Is there a difference when we say “On Par With” or “On a Par With”? Is one form correct and the other not?
Let’s work on them’, to find out the meaning of the expression “On (a) Par With”, as well as when and how it should be used.
Both “On Par With” and “On a Par With” are correct. “On Par” means at the same level or standard as something else. To state this idea, both “On a Par With” and “On Par With” can be used interchangeably.
Take a look at some examples:
- Maria’s cake wasn’t on par with the others in the competition.
- Maria’s cake wasn’t on a par with the others in the competition.
- Henry’s cookies weren’t on a par with Maria’s.
- Henry’s cookies weren’t on par with Maria’s.
As you can see, in both sets of sentences, “On a Par With” and “On Par With” work just the same. In sentence one, we compare Maria’s cake with all the others in a competition. Hers wasn’t “On Par With” them, meaning it wasn’t as good.
In sentence two, when we compare Henry’s cookies with Maria’s cookies we see both expressions delivering the same message.
At the end of the day, it’s about what you feel more comfortable saying and which form you would choose to incorporate to your vocabulary. To use “On Par With” or “On a Par With” is a matter of personal preference.
“On Par With” is a form we use to compare items, or describe how they compare when put side by side (literally or figuratively) with similar items. “On Par With” indicates we’re comparing one item with items that resemble it somehow.
Take a look at those examples, to see the use “On Par With” in a sentence:
- Theo’s math grades were not even close to being on par with the class’.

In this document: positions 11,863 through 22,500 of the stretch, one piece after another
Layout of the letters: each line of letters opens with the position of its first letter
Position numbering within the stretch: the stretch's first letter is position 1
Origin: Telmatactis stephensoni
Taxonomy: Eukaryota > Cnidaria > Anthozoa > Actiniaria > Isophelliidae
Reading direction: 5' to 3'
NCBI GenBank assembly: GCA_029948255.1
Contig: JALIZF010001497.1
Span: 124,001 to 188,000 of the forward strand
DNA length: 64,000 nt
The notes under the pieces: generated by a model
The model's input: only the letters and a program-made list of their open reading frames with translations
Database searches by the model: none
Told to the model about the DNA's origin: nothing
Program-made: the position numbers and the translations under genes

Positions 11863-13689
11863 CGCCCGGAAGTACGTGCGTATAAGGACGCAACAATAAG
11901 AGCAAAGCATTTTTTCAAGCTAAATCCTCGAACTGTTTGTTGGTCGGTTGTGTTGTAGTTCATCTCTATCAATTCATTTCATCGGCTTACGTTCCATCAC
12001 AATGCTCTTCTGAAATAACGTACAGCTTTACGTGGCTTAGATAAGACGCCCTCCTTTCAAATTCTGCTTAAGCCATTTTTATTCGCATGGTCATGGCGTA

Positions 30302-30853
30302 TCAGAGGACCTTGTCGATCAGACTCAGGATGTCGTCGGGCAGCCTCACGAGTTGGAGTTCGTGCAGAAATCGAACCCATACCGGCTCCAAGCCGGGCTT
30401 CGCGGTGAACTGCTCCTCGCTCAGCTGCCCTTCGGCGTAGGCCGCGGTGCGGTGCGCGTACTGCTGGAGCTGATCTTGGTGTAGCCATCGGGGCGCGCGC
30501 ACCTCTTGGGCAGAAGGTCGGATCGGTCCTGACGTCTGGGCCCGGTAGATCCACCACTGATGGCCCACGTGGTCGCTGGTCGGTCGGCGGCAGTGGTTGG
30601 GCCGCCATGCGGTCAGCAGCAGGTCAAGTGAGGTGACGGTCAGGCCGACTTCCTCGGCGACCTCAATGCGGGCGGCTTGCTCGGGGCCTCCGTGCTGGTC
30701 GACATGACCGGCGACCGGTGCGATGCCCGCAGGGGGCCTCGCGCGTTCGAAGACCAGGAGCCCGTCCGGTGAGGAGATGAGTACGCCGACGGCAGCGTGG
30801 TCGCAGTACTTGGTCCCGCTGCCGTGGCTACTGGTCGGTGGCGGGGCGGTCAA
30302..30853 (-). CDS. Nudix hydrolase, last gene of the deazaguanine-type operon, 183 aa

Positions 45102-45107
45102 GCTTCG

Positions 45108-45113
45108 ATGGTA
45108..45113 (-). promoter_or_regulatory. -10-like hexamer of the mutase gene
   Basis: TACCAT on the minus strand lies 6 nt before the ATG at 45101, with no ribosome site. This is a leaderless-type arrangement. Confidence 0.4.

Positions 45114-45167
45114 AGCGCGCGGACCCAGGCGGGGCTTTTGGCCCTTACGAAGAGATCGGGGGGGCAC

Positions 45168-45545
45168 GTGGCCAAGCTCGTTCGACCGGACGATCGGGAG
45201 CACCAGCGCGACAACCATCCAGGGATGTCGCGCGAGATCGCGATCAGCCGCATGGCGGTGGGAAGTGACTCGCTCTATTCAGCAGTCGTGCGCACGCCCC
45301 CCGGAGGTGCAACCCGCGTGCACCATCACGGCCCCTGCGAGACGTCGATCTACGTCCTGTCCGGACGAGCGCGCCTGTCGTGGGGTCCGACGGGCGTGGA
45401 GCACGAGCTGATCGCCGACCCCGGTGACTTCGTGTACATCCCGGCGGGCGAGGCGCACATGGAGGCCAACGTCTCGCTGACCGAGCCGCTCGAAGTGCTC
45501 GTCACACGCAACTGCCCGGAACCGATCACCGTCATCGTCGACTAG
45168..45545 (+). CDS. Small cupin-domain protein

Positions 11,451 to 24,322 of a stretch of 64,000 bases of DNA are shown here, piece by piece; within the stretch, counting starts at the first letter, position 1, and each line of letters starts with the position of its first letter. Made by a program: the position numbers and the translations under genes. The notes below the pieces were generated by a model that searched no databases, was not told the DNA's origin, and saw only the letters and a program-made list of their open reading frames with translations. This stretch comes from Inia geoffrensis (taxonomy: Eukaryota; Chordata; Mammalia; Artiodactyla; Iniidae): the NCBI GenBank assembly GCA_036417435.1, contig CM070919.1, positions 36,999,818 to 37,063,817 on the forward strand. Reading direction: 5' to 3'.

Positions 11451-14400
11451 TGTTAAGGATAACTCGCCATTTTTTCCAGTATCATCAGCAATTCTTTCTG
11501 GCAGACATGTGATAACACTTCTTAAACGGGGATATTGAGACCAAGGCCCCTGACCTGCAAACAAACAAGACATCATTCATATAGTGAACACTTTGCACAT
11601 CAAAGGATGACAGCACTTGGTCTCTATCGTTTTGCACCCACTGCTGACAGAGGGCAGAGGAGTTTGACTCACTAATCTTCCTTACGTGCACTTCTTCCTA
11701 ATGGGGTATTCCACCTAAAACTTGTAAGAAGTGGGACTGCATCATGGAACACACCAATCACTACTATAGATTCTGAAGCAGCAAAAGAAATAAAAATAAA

- Matthew’s attitude was almost on par with that of an angry animal.
- Adrians writing skills would never be on par with mine.
- Her skills were on par with the best in the industry.
- Tom’s management skills were almost on par with his bosses.
In those sentences, we see “On Par With” being used to illustrate comparisons between two single things (like Adrian’s skills with mine) as well as the comparison on an item with a group of similar ones (like Theo’s grades and Tom’s management skills).
The expression works in both cases.
Just like “On Par With”, the form “On a Par with” can be used to compare similar items – individually or in a group.
Take a look at those examples, to see the use “on a par with” in a sentence:
- Zion’s fashion sense was almost on a par with the designer’s.
- His new book is on a par with his previous best sellers.
- The new version of the app is on a par with the old one.
- Don’t worry, Jason will be on a par with his peers in no time.
- As a new researcher, it takes time and effort to become on a par with my colleagues.
“On a Par With” can be used to compare singular items and an item with a group of things. It works just the same, and it can be interchanged with “On Par With”.
“On Par With” and “On a Par With” mean basically the same, but are they used with the same frequency? Take a look at the graph from Google Ngram Viewer below, to find out which form is most common.
For a long time, “On a Par With” was used with much more frequency than “On Par With”. However, since the 1970’s, the use of “On a Par With” started to slightly decline, while the use of “On Par With” increased considerably.
Now, both expressions are used almost the same (although “On a Par With” remains more common).
Sometimes, we find in English language words and expressions that mean the same and can be used interchangeably. This is the case with “On Par With” and “On a Par With”. They are both used to compare items, and follow the same rule. Just choose your favorite, and use it.